“It really made me appreciate where I had come from alot more.

Arnie casual chat

MEET AND GREET: Arnie meets the locals with coach Barry Prime all ears. Photo Courtesy:  Neal Thomsen (Central Qld Swimming).

“I had not been back to Tassie hardly since leaving and I made a promise to myself that I want to get down there more for some quick trips just to see old friends and family and spend more time at the place where I’m from.

“I’m such a proud Tasmanian…I really enjoyed going down to Launceston……it was really bizarre.

“I was at that pool doing a similar clinic to what I was doing today. I took a freestyle drill session with young swimmers which was really fun and to see what’s down there what swimming talent is down at the State I really enjoyed it….2012.

“It was certainly full circle that’s for sure.”

And on Katie’s move to Gainesville to prepare for Paris and in her volunteering coaching role.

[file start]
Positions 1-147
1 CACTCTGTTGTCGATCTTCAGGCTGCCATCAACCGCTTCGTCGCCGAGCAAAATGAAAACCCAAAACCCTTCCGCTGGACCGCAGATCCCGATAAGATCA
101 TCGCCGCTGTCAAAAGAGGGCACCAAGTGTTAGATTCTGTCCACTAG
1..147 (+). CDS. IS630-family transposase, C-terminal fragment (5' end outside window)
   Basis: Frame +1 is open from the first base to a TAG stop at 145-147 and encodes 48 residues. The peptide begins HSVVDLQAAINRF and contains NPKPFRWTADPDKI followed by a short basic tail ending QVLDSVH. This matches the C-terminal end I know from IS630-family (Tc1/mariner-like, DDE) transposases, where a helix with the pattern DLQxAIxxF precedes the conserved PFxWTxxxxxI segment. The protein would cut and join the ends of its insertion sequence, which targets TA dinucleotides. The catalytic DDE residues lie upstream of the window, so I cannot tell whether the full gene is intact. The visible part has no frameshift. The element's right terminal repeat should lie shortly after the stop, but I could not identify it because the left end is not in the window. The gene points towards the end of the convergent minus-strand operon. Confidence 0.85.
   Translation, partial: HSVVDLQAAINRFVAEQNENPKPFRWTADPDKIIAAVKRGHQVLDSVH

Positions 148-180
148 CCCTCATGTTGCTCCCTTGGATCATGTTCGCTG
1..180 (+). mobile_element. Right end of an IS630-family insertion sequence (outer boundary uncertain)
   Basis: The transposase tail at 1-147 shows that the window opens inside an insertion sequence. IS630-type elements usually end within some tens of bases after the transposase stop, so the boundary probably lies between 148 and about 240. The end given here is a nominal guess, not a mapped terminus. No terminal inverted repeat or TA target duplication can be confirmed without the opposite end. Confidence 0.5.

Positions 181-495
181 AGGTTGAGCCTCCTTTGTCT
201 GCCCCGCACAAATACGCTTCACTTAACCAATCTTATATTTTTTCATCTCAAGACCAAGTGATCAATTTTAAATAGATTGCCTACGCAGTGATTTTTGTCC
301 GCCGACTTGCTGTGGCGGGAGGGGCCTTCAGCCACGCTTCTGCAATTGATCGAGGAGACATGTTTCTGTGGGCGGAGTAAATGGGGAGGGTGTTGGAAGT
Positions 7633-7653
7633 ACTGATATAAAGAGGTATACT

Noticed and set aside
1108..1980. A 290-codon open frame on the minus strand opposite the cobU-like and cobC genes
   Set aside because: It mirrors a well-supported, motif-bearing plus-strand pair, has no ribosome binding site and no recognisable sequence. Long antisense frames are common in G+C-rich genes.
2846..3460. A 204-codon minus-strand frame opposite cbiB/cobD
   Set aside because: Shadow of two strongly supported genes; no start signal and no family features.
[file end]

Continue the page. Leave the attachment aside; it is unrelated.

“Katie is still going to be a very fierce competitor of mine and I hope she stays at the standard she’s been at because it pushes me and it means you get to have some fun races,” said Titmus.

“I wish her all the best and I guess she was in need of a change and hope she has found a place that is going to be good for her and maybe it’s the move she needed to have…”

Titmus v Ledecky stopped the world of swimming in Tokyo…and Paris can’t come quick enough.

Speedo kick board

PARTING PIC: That’s all from Rockhampton and a day the Central Queensland’s best of the best met Olympic champion Ariarne Titmus. Photo Courtesy: Neal Thomsen (Central Qld Swimming).

1 comment

  1. avatar
    Keith Brown

    Rockhampton is 615km north of Brisbane.
    “when I was there* age” their*